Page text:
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Special Issues

Special Issues & Sections

Special Issues and/or Special Sections of the Journal of Cross-Cultural Psychology: An Overview of Their Rationale, Preparation, and Delivery

The Journal of Cross-Cultural Psychology (JCCP) provides for the publication of three types of material: 1) regular unsolicited manuscripts, 2) special issues or special sections of regular issues, and 3) book reviews. The publication of unsolicited manuscripts comprises the great majority of our efforts and space. However, the nature and scope of cross-cultural psychology is such that an important part of JCCP's policies is to publish special issues or spectial sections of regular issues "depending upon current needs, emerging trends, and readership interest" (taken from JCCP's masthead publication policy). Special issues or special sections serve as a vital outlet for all cross-cultural psychologists and others who wish to contribute to state-of-the-art developments in specific domains. Included in such an effort could be (but are not limited to) the discussion or presentation of important trends, the synthesis of a particular theoretical perspective, new formulations that attempt to explain relationships between psychological topics and their cultural variations, innovations in method, and so on. Any topic or perspective that may make a major contribution to cross-cultural psychology will be considered. The overall intent is to provide a forum for the integration of research results, theoretical considerations, and suggestions for future scholarship in a particular area of scholarship and research.

Common Questions and Answers about Special Issues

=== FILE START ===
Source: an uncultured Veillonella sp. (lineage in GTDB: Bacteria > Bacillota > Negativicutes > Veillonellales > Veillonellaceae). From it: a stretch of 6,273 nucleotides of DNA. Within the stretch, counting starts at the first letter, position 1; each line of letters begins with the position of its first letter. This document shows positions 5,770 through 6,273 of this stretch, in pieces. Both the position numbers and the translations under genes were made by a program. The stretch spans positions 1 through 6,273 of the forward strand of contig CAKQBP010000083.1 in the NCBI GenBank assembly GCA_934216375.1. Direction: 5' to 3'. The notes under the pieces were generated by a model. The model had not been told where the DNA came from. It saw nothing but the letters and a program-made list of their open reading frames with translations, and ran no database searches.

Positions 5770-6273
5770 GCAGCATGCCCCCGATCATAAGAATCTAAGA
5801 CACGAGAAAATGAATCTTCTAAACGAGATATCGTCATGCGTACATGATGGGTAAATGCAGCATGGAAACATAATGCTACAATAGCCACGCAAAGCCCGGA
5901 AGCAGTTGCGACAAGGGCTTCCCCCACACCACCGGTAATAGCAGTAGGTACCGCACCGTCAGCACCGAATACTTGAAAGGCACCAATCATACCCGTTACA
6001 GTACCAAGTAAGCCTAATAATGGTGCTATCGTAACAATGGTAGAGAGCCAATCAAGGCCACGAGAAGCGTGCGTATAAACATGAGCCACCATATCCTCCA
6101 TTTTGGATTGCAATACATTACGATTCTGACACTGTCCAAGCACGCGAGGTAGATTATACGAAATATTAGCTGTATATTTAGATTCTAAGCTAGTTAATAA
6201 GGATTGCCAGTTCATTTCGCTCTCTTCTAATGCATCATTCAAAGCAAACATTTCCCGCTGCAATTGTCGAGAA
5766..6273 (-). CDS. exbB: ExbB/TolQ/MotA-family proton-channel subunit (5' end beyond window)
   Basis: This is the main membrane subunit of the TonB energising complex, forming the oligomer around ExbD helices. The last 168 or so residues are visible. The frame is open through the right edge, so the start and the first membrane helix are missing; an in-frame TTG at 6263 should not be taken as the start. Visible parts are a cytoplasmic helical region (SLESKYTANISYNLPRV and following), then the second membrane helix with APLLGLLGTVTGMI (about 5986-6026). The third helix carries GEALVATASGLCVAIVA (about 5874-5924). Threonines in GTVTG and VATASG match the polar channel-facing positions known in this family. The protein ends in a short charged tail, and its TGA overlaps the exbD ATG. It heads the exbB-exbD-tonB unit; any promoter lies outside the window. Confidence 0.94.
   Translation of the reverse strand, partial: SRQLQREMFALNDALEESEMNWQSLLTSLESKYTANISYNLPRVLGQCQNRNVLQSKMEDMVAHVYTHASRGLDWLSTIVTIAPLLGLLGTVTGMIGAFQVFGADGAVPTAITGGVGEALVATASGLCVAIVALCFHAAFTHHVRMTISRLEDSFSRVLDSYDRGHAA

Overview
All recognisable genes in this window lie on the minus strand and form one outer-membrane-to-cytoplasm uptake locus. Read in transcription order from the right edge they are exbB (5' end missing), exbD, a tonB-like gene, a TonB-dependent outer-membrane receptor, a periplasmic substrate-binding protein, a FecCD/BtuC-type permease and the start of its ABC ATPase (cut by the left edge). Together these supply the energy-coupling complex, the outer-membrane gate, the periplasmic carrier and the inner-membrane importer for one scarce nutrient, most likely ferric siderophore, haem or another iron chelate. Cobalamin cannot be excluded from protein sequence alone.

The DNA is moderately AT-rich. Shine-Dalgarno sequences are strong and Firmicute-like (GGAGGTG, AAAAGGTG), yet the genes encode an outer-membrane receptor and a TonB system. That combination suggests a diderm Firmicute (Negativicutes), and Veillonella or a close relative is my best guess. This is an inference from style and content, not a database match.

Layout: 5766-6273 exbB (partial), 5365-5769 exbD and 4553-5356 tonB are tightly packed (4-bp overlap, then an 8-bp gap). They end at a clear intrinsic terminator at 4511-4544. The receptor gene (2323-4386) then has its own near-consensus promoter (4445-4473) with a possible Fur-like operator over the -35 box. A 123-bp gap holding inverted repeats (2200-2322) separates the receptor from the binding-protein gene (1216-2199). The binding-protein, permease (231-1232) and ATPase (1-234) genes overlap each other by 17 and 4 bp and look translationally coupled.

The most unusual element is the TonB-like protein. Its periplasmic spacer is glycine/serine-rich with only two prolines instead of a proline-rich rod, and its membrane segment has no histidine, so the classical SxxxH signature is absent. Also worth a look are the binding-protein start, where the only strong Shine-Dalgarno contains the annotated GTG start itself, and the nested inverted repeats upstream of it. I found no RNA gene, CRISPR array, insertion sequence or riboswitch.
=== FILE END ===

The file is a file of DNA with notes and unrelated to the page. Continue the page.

How Do Special Issues Originate and Who is Involved?

Ideas for special issues normally come from interested and creative scholars in the area. They may see a critical need for special attention to a particular topic, or they may consider it timely to synthesize or summarize a large volume of research in a specific area of inquiry. Occasionally, JCCP's Editorial Board may identify a strong need for a special issue and therefore take the initiative by seeking the advice and assistance of selected scholars.

Special issues may be developed by one person or by several. Usually, one or two individuals will serve as Guest Editor(s) for a special issue. Guest Editor(s) will have the responsibility of putting together the issue, in close consultation with the Founding and Special Issues Editor and other members of the Editorial Board esspecially the Editor and Associate Editors. Recent special issues include 1) "Perspectives on Cultural Transmission" (Vol. 32, No. 2, March 2001) was guest-edited by Ute Schönpflug and included nine separate articles plus an introduction; 2) "Culture and the Self-Enhancement Bias", edited by Jonathon D. Brown and Chihiro Kobayashi (Vol. 32, No 5, September 2003); and 3) "Cross-Cultural Variations in Distributive Justice Perception", edited by Lawrence Alfred Powell (Vol. 36, No. 1, January, 2005). The January 1998 (Vol. 29, No. 1) special issue, "Personality and Its Measurement in Cross-Cultural Perspective", was co-edited by A.T. Church and W. J. Lonner. It contained 12 invited articles plus an introduction. An example of a recently published special section is "Levels of Analysis in Cross-Cultural Psychology: Promises and Challenges" (Vol. 35, No. 1, January, 2004).